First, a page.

MEMBERS of Hartlepool’s gay community have today applauded legislation which paves the way for the country’s first same-sex marriages.
Legislation to introduce gay weddings was could become law within days which means the first same-sex marriages could be made this time next year.
Joanne Fairless, 44, from Hartlepool’s Hart Gables organisation, which supports lesbian, gay, transgender and bisexual people in town, said: “I’m not in a civil partnership myself, but this is just great news.
“It’s something that we’ve been campaigning for for a while.
“The subject has created quite a lot of discussion with some people saying it should and some saying it shouldn’t be made law.
“Personally, I think the equality around same-sex marriage is just brilliant.
“It’s such a good step forward.”
She added: “This will just help to break down more barriers in Hartlepool and across the country.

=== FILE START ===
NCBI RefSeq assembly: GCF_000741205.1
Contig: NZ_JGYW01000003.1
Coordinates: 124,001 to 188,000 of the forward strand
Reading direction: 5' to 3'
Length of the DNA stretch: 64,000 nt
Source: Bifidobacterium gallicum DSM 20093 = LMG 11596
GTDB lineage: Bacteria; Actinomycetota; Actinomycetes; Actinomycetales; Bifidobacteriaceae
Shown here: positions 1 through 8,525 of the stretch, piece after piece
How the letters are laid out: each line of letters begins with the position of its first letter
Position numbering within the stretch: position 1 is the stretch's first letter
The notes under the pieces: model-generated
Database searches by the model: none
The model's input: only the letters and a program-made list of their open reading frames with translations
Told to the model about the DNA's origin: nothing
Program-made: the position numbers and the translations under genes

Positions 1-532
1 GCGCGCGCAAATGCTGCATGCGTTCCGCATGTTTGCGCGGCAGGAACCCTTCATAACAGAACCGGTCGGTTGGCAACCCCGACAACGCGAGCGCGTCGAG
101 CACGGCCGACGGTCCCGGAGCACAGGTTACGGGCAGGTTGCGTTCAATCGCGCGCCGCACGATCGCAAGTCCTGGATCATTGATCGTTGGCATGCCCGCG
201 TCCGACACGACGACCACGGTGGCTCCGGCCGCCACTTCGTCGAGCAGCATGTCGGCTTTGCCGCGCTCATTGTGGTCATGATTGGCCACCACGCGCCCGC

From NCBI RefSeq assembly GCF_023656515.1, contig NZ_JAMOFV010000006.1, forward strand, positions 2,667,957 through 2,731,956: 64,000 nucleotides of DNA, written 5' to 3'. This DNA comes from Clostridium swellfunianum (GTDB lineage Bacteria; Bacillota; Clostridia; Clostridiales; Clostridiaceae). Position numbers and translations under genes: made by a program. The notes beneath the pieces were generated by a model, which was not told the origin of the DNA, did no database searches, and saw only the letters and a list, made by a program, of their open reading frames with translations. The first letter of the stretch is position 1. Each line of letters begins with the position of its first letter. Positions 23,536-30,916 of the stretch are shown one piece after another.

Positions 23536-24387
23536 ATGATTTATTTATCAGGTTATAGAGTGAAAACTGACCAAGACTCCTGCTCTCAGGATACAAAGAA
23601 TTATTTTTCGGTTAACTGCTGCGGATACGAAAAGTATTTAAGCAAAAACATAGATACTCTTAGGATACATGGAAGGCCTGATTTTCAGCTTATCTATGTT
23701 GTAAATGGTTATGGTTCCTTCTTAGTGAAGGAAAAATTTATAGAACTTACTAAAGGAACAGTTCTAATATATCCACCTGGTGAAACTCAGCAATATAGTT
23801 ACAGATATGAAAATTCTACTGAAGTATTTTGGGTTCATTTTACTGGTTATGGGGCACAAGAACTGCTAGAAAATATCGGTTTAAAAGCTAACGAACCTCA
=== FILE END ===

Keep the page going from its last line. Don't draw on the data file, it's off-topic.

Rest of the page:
“It’s a change in the right direction defintely.”
Hartlepool Borough Council leader Christopher Akers-Belcher is in a civil partnership with his partner Stephen Akers-Belcher, a fellow Labour councillor who is the town’s ceremonial mayor.
He echoed Joanne’s thoughts and described the new same-sex marriage law as a “welcome change”.
“It will make no difference to Stephen and I, but from my point of view I think everybody should be able to exercise choice,” he said.
“I’m a great believer in equality and justice and everybody should be afforded the same opportunities.
“My civil partnership suffices for me, although I’d never say never to getting married to Stephen!
“This is definitely a welcome change and exciting move for any same sex couples wanting to get married.”
Last night MPs debated amendments made to the legislation in the House of Lords and the legislation is set to gain Royal Assent within the next few days.
Previously same-sex couples were only able to show their commitment to each other through a civil partnership.
Deputy Prime Minister Nick Clegg told campaigners celebrating outside Parliament that the new law would ensure that lesbian, gay, bisexual and transgender people felt “recognised and valued”.